1. Periodic Report Summary - SAGA (Shapes, geometry and algebra)
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Abstract: The progress towards the achievement of the SAGA project objectives for the first 24 months of its lifetime included the following:
1. the kick-off meeting in Castro Urdiales, Spain, from 17 to 21 November 2008 worked well as a recruiting event with a total of 60 participants, 47 external participants and 13 being inside the network
2. nine out of 10 early stage researcher (ESR) fellows were recruited on 36 months fellowships
3. the recruitment of ESR fellows progressed well, nonetheless no visiting scientists were yet recruited
4. research plans were established for all ESR fellows and for most experienced research (ER) fellows, while 8 out of the 9 ESR fellows started a PhD study
4. the research training programme was well under way and was given a boost though the winter school that took place in Auron, France, from 15 to 19 March 2010, which was not on the original event plan of SAGA
5. plans for secondment were established for all fellowships of longer than 12 months duration
6. the SAGA fall school that was held in Kolympari, Crete, from 4 to 8 October 2010 had 61 participants, i.e. 41 external participants, including 39 researcher and two lecturers, and 22 participants from the SAGA project, and held in-depth lectures on the SAGA academic, research and industrial challenges
7. the mid-term review was organised in conjunction with the fall school, thus allowed the fall school to attend, introducing the mid-term review as a training opportunity on European Union funded research.
The research effort was structured in four distinct, yet interrelated, work packages (WPs) with numerous interesting results. WP1 was concerned with 'change of representation'. The open question of approximate implicitisation using Chebyshev and Lagrange basis was addressed and relations to the original and weak forms were established. The Chebyshev based approximation seemed to have the potential to perform better than the original approach. However, these studies were still at their initial phase. We also studied techniques to predict and exploit sparseness in the implicit representation, combined with linear algebra methods for computing the latter.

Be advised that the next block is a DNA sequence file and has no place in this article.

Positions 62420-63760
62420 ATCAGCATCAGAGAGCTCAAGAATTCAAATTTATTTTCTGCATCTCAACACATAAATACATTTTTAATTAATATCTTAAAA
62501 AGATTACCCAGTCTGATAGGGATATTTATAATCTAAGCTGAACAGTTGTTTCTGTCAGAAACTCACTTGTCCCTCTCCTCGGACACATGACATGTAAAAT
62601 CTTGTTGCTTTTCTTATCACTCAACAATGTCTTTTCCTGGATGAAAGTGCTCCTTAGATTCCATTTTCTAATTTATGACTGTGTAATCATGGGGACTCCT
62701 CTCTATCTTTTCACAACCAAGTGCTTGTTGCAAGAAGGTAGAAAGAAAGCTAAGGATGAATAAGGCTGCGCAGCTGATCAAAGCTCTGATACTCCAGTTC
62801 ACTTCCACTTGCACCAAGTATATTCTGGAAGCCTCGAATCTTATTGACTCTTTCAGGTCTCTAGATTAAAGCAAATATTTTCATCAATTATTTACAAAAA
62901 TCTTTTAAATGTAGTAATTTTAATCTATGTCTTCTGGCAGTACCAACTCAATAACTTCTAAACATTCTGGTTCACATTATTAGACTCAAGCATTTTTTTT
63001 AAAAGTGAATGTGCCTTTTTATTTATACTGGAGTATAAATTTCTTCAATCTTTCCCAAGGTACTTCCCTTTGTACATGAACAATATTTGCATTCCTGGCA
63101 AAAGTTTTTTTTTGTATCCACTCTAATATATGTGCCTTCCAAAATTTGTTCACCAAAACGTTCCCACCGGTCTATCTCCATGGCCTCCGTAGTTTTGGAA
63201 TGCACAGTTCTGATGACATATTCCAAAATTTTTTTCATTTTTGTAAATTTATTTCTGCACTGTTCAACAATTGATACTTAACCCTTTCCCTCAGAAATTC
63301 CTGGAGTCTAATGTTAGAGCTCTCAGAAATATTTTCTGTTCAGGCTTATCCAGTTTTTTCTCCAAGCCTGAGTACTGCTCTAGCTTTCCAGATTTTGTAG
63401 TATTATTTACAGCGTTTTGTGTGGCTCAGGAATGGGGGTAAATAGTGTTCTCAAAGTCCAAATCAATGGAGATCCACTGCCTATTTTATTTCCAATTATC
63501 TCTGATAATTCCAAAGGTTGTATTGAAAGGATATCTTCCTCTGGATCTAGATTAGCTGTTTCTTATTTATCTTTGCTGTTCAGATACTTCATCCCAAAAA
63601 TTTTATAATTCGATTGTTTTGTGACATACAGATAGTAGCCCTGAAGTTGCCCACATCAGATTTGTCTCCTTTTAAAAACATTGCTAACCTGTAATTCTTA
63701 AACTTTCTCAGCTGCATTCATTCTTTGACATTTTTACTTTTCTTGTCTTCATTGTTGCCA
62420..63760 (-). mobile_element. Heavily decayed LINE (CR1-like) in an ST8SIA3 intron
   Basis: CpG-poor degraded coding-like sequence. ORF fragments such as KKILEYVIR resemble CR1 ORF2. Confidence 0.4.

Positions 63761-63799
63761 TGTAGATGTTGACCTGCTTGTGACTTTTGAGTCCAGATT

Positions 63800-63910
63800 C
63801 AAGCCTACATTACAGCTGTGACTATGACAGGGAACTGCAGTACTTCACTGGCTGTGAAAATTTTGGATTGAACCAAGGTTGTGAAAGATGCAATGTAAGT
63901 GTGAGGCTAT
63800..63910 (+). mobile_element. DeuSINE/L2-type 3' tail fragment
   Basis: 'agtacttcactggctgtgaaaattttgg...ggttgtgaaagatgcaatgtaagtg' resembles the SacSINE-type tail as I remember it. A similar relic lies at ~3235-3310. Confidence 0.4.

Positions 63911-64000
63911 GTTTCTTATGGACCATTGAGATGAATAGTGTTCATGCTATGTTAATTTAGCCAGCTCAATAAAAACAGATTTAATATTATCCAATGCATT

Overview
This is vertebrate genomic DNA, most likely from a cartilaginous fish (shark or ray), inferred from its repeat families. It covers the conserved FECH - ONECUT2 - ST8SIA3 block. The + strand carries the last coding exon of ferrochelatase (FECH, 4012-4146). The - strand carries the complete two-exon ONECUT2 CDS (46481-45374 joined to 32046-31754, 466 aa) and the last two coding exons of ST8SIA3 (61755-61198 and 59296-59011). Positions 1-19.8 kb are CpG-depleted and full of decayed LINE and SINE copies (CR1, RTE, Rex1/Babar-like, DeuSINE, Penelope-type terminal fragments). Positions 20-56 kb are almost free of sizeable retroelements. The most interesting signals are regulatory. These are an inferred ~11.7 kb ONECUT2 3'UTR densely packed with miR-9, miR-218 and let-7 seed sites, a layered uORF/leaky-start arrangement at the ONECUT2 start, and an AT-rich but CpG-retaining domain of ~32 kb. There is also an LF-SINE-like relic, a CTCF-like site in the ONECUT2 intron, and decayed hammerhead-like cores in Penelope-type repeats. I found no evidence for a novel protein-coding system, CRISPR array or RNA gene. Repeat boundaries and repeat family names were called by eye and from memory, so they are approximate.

WP2 focussed on geometric computing and algebraic tools. The real time graphics processing unit (GPU) visualisation of algebraic surfaces created by Sintef was integrated into the Inria Axel toolkit. The effort to bring real algebraic geometry and spline surface representation in computer-aided design (CAD) closer together started by addressing aspects of the classical real algebraic and semi-algebraic geometry so that it could extend to the theory of multivariate algebraic splines. Different techniques for dealing and manipulating procedural curves and surfaces were developed by using evaluation schemes instead of using an exact description. A new algorithm for computing the roots of the determinant of a polynomial matrix was introduced, avoiding the computation of the determinant. The exact algebraic description of low degree or structured curves and surfaces' bisectors was analysed in order to evaluate its applicability when characterising these geometric constructions for further use.
The theme of WP3 was the algebraic geometry for CAD applications. The challenges of fillets and blends of elementary and primitive surface were addressed to allow exact representations, in case possible, rather than approximate solutions. This topic gained new interest because of the challenges of isogeometric representation and analysis, where parameterisations of three-dimensional volumes bounded by surfaces without gaps were of primary interest. Furthermore, challenges related to Rotation minimising frames were addressed.
Finally, WP4 was concerned with practical industrial problems. Accurate modelling of the structures of wood was addressed and opened up the possibility to perform accurate analysis of the structure of wooden products. Algorithms to ensure a finishing operation in computer-aided manufacturing, which were called as the material left machining using a hemispherical-end tool, were produced. The calculation of the tool trajectory, constrained by user input and machine limits and based on the results of curves given by algorithms, was well underway.
The SAGA project was anticipated to have the following impacts:
1. improved cooperation between computer-aided geometric design (CAGD) and algebraic geometry
2. new theoretical results and algorithms
3. a new network of young researchers sharing the interest of CAGD and algebraic geometry.
Subject Descriptors: Information analysis; Computer graphics; Information processing; CAD, CAM, CIM
Subject Index Codes: Information and communication technology applications ; Information Processing, Information Systems